PLN Parenting 101: Introducing Solids—Best Foods for Babies
Feeling intimidated and unsure about how to get your baby started on solids? We’ve been there and got you covered. Here is second in a three part series on the whole new world of real food.
What foods should I start with?
Until very recently, parents were advised to start with a variety of fruits and veggies, and then to move on to other foods.
Health Canada now suggests starting with iron-rich meat, meat alternatives (like cooked lentils or tofu), and iron-fortified cereal as the first complementary foods.
From there, safe finger foods to begin with could be: pieces of soft-cooked (boiled, baked or steamed) vegetables like carrots, sweet potato, broccoli, cauliflower; soft and ripe fruits such as banana or avocado; finely minced, ground or mashed cooked meat, deboned fish, and poultry.
And then what happens?
From this point, you can gradually increase the frequency and variety of foods you’re introducing, making sure to continue to include plenty of iron-rich food. Once your baby is happy with the idea of eating, some great everyday foods might be: toast with hummus, purees of cooked lentils with vegetables, fruit pureed with yogurt, rice, pasta plain or with a little sauce, well-cooked eggs mashed or sliced into strips, or sticks of cheese. If you’re concerned about a dairy or egg allergy, be sure to start these foods alone, without any other foods that haven’t been introduced yet, so that if there’s a reaction, you can identify the culprit right away.
Once you have introduced a wide variety of foods, and tested for allergies, it’s a good time to start thinking about how to adapt what you’re eating for baby.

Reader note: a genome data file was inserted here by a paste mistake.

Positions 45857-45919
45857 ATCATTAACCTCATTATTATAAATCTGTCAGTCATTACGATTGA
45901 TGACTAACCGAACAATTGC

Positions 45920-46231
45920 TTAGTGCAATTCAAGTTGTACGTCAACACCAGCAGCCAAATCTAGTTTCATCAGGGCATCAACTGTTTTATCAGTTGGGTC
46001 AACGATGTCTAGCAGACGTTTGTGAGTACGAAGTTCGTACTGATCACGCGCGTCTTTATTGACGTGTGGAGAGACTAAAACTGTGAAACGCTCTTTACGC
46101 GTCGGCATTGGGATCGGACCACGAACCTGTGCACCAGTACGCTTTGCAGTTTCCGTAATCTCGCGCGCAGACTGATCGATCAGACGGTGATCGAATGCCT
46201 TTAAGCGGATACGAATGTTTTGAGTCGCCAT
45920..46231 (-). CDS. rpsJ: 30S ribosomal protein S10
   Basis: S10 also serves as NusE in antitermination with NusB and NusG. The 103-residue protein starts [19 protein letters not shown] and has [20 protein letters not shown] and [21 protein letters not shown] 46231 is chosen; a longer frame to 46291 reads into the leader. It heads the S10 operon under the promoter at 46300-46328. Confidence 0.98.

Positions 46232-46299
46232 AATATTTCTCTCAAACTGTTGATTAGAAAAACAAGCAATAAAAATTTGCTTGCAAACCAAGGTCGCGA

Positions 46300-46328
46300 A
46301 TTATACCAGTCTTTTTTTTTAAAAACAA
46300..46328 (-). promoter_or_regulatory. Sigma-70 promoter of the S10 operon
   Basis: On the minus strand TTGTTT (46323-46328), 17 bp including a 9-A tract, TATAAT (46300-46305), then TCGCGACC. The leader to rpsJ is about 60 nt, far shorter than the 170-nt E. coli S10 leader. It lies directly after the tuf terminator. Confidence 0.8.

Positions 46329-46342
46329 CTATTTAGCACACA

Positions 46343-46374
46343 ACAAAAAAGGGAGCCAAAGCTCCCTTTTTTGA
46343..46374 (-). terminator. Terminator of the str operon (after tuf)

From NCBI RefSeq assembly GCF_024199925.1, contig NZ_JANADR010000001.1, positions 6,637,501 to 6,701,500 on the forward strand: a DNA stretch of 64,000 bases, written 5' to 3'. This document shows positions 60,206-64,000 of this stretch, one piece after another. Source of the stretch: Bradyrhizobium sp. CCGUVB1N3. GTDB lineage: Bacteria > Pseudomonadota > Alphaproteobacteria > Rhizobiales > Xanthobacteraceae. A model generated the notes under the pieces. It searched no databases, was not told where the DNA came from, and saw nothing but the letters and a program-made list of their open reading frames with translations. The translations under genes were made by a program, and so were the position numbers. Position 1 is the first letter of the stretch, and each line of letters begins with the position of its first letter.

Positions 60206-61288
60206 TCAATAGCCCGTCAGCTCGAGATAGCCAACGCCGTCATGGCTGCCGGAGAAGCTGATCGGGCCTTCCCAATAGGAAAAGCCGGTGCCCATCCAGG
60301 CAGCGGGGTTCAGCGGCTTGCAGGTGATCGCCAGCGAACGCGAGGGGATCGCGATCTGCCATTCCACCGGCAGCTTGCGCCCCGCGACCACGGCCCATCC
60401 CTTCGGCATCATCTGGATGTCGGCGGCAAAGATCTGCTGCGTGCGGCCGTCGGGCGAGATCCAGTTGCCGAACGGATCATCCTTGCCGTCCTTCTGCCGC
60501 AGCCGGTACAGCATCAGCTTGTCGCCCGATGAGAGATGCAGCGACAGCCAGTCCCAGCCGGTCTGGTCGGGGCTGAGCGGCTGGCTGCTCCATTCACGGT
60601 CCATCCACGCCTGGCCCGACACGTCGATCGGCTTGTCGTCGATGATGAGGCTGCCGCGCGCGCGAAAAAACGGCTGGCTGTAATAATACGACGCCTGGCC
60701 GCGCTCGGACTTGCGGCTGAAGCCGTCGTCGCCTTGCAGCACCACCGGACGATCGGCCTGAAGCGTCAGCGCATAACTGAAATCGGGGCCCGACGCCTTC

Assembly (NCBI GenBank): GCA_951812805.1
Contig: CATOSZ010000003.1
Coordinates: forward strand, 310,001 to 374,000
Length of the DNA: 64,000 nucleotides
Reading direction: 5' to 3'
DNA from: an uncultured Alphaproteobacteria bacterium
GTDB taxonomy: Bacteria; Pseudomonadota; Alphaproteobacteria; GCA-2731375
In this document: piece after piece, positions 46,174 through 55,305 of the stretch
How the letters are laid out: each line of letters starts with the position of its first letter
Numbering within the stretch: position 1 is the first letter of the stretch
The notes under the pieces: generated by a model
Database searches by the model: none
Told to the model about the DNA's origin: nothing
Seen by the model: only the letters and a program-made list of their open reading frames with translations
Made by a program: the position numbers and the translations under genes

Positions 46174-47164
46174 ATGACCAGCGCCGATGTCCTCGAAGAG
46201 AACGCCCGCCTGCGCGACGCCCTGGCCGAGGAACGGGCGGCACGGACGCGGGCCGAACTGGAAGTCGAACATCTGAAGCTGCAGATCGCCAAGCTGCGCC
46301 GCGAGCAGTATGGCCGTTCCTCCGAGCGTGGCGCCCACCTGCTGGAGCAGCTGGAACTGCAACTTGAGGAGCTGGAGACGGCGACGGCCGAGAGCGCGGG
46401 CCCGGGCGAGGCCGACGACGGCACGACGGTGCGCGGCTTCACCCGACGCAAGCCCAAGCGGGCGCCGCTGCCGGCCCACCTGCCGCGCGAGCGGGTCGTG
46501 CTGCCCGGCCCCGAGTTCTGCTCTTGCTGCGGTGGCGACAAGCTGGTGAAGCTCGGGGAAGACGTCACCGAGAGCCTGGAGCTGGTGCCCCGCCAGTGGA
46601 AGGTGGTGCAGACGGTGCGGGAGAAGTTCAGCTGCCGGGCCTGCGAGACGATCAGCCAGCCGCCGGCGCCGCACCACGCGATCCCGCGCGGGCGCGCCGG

Maybe add salt or chilli to your meal at the table instead of during cooking, so that your baby can have what you’re having.
Are there any foods babies cannot eat?
Over the years, there has been conflicting advice on foods babies absolutely shouldn’t have, but these days, experts have a fairly short list. Honey should certainly be avoided before the age of one, due to a very small (but very serious) risk of infant botulism. Salt and sugar should not be added to baby’s food for the first year (and sparingly after that). Babies’ kidneys do not cope well with salt, and nutritionally-void sugar can contribute to tooth decay. Also, most foods should be cooked through (e.g. no runny egg yolks, no raw shellfish). Shark, swordfish and marlin are not recommended under the age of 5 as they may contain high levels of mercury. Nuts carry a risk of choking, so be careful with those too.
What about drinks?
Until six months, babies only need breastmilk or formula.
Really. Most experts agree that water is the best alternative to offer from six months to a year. Juice, even fresh squeezed or pressed, contains a lot of fruit sugar and acid, and can be bad for teeth. Go for the actual fruit itself for less sugar and the added benefit of fibre. If you decide to give juice, diluting it with water is a great idea. And serving it in a cup, rather than a bottle, will discourage them from drinking it all day long and decrease the amount of time it is in contact with their teeth. Full-fat milk can be introduced from about 9 months, but should not replace formula or breastmilk until after baby is one year old.
When can I stop giving formula or breastfeeding?
At the beginning, your baby should continue to have as much breastmilk or formula as they always had. Once you feel like they are eating a substantial amount of food at least once a day, feel free to try dropping a feed at a time when you think they’ll notice it the least. As you gradually increase the amount of food, you can gradually decrease the amount of breastmilk or formula. Formula can be replaced by full fall milk at age one. Some companies do make a “follow-on” formula for baby’s second year, but most experts don’t believe this is necessary. Breastfeeding can be continued as long and as frequently as you would prefer.
Do you have advice for other moms? Let us know what worked for you and what didn’t.